The third method of spoon-making is used largely in the making of silver teaspoons, and is especially convenient when making spoons with large bowls, similar to the silver soup spoons shown in Fig. 154. In this method the spoons are sawn out of a flat piece of 15-gage silver. The spoon is not sawn out full size, but shorter in length, narrower in the bowl, and thicker in the shank, as is shown in Fig. 155. The larger spoon of the two is the shape of the finished spoon. It is 6" long, and the bowl is 1 3/8" wide at the widest part; but when it was sawn out of the flat silver it was 5" long, and the bowl was l 1/8" wide, and the shank was 5/16 wide, as shown by the smaller spoon in the sketch. The spoon was beaten and hammered into the desired shape by the use of the ball-pein and neck hammers on the flat and round stakes.
Fig. 153 Plain and saw-pierced nut-spoons. Made of I5-gage copper, by the second method.
Fig. 154. Silver soup-spoons, made by the third method.
The first step is to stretch the bowl wider by hammering on a flat anvil, striking the silver with the hammer held at a slight angle in the direction in which it is desired to make it wider. The method of hammering the bowl is shown in Fig. 156, this hammering making the bowl thinner and wider. Next, the spoon is held on edge, on a rounding convex stake, and the shank is hammered narrower with the neck hammer, as shown in Fig. 157. This will lengthen the spoon and at the same time will make the shank narrower and thicker. The tip of the handle is widened in the same manner as the bowl, and then the spoon will have to be annealed, and the process repeated and continued until the spoon is beaten roughly into shape. The rough edges are then filed smooth, and finally the entire spoon is carefully planished.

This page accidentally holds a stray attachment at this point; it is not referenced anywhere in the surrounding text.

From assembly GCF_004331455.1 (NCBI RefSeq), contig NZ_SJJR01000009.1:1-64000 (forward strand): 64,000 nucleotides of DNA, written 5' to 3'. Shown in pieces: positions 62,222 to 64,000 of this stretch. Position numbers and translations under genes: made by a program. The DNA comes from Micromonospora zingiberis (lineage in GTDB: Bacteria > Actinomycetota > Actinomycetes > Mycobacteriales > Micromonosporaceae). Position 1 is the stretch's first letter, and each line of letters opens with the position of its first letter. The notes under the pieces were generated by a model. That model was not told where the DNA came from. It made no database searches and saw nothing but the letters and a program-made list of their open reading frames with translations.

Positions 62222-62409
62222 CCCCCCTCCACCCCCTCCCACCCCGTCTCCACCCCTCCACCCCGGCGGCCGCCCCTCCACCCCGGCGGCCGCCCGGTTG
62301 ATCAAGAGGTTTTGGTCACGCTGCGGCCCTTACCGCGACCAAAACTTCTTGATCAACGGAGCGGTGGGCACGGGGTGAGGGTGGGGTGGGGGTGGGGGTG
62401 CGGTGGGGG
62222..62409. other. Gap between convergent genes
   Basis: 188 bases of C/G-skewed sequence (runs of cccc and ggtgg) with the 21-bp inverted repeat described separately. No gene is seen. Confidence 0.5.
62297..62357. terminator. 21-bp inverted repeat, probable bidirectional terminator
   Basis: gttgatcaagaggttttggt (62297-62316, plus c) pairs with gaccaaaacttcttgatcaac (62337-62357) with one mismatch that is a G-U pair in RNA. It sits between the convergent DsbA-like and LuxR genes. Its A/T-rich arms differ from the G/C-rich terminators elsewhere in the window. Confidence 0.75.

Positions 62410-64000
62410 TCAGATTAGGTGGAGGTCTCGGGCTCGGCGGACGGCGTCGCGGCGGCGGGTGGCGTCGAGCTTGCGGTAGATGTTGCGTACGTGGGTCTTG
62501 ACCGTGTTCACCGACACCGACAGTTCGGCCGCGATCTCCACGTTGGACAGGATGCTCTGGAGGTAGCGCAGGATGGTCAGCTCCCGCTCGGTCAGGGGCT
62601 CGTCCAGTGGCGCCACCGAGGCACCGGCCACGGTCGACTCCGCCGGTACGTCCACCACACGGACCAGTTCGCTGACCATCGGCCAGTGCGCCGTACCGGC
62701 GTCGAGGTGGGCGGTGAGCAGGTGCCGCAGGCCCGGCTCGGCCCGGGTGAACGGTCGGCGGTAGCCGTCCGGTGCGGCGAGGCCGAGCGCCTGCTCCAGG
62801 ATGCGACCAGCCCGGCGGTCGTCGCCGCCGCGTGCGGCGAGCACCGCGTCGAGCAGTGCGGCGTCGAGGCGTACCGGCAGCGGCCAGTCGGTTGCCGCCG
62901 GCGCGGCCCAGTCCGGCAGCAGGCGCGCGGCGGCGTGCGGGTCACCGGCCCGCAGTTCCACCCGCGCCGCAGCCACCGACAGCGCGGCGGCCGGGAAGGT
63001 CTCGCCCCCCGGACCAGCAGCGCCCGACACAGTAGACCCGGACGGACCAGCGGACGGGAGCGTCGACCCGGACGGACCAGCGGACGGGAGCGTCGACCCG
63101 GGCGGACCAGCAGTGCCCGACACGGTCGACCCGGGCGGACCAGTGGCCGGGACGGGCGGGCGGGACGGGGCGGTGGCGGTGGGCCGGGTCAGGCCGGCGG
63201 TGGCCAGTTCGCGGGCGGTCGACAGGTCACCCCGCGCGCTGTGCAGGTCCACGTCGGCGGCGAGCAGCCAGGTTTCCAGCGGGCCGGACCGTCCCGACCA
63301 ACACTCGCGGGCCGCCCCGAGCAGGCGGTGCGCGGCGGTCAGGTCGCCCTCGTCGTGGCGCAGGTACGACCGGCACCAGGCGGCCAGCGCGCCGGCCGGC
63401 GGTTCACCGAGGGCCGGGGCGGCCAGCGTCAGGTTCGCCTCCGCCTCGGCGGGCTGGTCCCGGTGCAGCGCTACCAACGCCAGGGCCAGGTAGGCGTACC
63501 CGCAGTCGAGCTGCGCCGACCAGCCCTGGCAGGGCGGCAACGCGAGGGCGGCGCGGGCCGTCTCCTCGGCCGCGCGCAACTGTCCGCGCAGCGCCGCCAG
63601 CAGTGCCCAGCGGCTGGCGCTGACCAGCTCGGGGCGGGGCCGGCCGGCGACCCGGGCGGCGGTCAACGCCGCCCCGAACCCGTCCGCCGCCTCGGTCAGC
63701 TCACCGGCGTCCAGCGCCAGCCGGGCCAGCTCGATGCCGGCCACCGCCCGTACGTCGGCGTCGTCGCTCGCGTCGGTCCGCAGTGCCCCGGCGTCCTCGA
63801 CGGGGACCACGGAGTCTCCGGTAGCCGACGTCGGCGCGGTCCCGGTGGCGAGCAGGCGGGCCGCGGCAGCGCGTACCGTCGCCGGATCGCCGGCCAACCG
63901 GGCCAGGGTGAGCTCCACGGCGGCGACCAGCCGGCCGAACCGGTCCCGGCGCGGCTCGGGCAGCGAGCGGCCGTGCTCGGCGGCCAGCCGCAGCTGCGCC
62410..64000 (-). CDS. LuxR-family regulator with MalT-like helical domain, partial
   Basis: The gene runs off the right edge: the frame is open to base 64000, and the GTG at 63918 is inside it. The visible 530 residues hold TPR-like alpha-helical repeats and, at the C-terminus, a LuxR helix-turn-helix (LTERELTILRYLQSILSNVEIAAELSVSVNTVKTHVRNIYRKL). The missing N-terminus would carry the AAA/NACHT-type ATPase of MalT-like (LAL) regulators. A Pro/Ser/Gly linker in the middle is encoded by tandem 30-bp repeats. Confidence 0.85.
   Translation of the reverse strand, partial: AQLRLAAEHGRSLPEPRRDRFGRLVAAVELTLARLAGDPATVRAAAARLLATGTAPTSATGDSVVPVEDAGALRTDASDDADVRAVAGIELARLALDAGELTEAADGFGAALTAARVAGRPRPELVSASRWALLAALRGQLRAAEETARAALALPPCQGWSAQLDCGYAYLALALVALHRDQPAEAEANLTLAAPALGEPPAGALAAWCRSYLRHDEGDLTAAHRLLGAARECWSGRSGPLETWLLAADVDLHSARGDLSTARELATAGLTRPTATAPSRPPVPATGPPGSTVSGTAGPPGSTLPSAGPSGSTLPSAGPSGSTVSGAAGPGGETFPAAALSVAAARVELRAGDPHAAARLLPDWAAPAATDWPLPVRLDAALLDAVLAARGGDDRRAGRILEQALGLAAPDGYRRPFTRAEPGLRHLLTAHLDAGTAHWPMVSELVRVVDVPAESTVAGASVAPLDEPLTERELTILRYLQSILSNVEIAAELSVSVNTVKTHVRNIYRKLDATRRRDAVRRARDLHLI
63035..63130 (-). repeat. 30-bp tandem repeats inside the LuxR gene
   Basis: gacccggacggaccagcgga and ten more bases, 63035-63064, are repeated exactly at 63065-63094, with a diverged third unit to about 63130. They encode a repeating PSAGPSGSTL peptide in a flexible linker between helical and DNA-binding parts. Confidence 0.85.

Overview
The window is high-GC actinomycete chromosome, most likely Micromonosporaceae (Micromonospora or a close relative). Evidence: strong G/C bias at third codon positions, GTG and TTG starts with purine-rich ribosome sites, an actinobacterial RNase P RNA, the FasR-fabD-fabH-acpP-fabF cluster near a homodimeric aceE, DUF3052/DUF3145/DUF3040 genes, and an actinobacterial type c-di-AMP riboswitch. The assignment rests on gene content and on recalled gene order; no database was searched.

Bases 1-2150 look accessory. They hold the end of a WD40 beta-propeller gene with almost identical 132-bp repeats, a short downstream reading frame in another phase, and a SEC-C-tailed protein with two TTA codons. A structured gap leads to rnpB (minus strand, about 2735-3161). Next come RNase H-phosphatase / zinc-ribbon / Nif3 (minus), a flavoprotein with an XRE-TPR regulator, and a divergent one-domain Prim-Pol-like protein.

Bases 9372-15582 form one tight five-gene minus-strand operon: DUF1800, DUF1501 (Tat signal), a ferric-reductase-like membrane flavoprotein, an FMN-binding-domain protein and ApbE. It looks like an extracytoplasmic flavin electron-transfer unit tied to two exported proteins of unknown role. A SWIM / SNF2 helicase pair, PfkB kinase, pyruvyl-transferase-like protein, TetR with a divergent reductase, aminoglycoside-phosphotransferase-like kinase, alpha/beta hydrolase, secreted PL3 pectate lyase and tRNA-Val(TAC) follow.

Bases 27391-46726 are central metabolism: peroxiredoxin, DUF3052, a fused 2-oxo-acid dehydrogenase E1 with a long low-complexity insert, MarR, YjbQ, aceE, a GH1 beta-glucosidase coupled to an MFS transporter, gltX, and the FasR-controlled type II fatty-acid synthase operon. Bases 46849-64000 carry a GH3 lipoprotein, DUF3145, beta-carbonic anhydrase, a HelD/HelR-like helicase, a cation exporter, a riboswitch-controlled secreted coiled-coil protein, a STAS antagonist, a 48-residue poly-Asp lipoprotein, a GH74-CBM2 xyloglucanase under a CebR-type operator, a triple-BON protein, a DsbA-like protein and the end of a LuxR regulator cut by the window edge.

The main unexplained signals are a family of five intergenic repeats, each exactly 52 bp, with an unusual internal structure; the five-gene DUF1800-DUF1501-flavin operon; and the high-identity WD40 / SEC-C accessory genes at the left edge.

Fig. 155. Spoon-making by the third method. Outline of spoon before and after hammering.
The spoons may be polished by hand or on a lathe; in either case, remember the "fire scale," a description of which has been given before. The best course to pursue with silver spoons is as follows: polish all the scratches and file marks out with emery cloth, if the spoon is to be hand polished, or on the felt or leather wheel, with powdered pumice-stone, or coarse "tripoli," or oil and emery, if the polishing is done on the lathe. Then anneal the spoon thoroly to bring the fire scale on to the spots where it has been filed or polished off. Next planish the spoon on smooth tools with smooth bright hammers, and polish lightly with a piece of canton flannel with a little red rouge for the final finish.
Fig. 156. Making the spoon bowl wider with the ball pein hammer.